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Prominent Samoans: Beatrice Faumuina
Beatrice Faumuina; kiwi Samoa

Beatrice Faumuina has been New Zealand's top ranking track & field athlete for a number of years, a result of her mighty effort in winning the 1997 world title in Athens.
This effort lifted her to the top of the nation's sports heroes and was rewarded with many awards including the prestigious Halberg Award.

Beatrice suffered injury in 1998 but overcame the effects to win gold at the Commonwealth Games with a new Games record. From then until the New Zealand Championships in late February 1999, Beatrice took time away from competing in an effort to fully recover so she could defend her World title. Although ultimately unsuccessful, her fifth placing was the best by a New Zealander at the Championships and signalled a full return to top throwing. Her effort in the final resulted in her best throw of the year, an excellent effort in the heat of a championship final.

2000 started slowly with solid efforts during the Marley Games but some defeats to Australian Liza Marie Vizaniari and one to Alison Lever during late season competitions in Australia.

Beatrice retained her national discus title in Christchurch but left the shot undefended. After the nationals, she competed in South Africa during their Grand Prix series winning both discus competitions, the first with a world class 65.41m. Later she went to Japan and the USA to compete in IAAF Grand Prix events before settling into a training and competition regime in Queensland aimed at bringing her to a competitive peak for the Olympic Games. She finished a solid second at the Australian Olympic Trials.

At the Olympic Games, Beatrice qualified for the final but a was a little below par in the final finishing 12th. She was, however, the only kiwi to make a final in Sydney.

Beatrice carried more pressure than other kiwi track and field athletes in the lead up to Sydney due to her great successes of recent years and the expectations of a whole nation.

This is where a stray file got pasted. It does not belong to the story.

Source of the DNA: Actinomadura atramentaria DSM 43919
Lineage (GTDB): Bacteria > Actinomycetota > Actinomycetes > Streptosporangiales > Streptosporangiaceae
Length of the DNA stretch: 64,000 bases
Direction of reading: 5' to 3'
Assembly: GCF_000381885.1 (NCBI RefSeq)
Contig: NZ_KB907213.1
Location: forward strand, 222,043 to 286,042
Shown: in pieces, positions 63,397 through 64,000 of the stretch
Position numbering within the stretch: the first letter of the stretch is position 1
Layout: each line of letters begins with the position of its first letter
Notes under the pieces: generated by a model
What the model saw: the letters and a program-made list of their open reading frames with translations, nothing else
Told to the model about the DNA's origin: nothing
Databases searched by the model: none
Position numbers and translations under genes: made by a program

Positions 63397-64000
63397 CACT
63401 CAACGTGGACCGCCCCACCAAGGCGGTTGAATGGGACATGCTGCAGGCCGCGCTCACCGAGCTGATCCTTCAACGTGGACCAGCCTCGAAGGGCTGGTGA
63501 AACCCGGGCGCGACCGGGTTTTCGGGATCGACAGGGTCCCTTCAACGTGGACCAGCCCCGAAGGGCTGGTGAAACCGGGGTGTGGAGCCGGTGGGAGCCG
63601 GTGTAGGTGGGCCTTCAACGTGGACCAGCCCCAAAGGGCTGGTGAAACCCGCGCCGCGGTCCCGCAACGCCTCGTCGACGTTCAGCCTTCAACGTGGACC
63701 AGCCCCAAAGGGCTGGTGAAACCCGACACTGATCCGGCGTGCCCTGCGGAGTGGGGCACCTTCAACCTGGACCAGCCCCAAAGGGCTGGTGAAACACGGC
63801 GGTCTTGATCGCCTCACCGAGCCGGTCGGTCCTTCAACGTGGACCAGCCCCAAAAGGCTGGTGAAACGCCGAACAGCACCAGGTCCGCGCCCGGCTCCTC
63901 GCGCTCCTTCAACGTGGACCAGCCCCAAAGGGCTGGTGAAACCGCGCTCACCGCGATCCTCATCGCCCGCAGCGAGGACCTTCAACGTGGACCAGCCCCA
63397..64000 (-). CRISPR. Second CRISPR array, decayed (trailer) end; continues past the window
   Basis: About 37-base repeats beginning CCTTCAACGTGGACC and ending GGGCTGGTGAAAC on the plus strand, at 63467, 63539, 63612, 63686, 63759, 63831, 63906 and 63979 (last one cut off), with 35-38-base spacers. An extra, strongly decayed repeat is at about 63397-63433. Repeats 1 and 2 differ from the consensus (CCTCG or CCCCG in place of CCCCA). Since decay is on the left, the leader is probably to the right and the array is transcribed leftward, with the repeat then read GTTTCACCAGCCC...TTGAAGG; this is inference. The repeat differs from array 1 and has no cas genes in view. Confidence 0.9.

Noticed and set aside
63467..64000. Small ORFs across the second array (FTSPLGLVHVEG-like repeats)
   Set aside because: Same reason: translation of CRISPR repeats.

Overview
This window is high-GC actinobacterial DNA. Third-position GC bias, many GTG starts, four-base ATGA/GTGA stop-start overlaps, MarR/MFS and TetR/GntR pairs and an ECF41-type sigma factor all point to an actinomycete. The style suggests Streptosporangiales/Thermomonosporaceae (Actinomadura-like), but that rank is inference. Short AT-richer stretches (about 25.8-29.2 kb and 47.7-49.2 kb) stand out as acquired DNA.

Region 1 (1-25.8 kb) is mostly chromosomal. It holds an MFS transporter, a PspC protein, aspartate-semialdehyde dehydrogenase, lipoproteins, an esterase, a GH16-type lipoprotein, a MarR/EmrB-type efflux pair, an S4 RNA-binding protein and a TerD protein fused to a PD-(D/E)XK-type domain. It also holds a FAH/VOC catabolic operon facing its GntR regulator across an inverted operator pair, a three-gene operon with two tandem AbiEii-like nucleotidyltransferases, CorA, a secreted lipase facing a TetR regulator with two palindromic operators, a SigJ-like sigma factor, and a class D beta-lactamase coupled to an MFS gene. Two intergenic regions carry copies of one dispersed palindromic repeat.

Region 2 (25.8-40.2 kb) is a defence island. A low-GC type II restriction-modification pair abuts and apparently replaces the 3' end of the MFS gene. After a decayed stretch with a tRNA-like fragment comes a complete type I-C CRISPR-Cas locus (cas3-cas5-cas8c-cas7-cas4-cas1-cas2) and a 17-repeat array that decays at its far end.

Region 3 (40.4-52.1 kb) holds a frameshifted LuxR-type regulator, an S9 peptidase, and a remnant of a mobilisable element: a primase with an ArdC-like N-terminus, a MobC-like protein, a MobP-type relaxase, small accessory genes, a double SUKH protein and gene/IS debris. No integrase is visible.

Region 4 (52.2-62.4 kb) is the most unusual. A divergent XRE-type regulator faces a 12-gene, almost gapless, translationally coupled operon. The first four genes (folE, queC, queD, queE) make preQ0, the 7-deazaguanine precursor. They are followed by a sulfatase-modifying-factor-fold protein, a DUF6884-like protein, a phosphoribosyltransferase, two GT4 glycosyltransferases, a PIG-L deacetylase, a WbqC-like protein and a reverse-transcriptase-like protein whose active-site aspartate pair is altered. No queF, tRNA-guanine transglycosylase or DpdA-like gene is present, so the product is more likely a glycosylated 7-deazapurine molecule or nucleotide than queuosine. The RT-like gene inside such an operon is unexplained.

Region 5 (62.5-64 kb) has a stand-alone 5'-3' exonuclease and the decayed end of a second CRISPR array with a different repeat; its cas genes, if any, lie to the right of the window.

Due to injury, Beatrice competed only at the start of the domestic 2000-2001 season. From then until well into the 2001-2 season, Beatrice spent time recovering from serious injury and under Debbie Strange, built up for international competition.

2002 proved to be a good season for Beatrice and with a good throw at the Nationals, looked to be on the right course for the Commonwealth Games. Her build up included several major overseas events where she placed well.

In Manchester there was little doubt she would be the one to beat in the discus and so it proved. Conditions were far from favourable, consequently her winning throw was well below what most expected but her win was emphatic.

Beatrice became the fourth New Zealand track & field athlete to retain a Commonwealth Games title (Yvette Williams - long jump, 1950, 1954, Murray Halberg - 3 miles, 1958, 1962, and Val Young - shot, 1958, 1962, 1966 and discus, 1962, 1966). Gavin Lovegrove (javelin bronze at 1986, 1990 and 1994 Games) and Young (with a bronze in the 1958 discus and she had a fourth medal, a silver, in the shot in 1974, but that was after missing one Games) are the only ones to match Beatrice’s three consecutive medals.

After the Games Beatrice was selected for the IAAF World Cup in Madrid. This event saw her return to the top of the world with an unexpected win and the World Cup gold medal, the first New Zealander to achieve the feat.

It is hoped that as a comparative youngster, she will remain a force for the foreseeable future.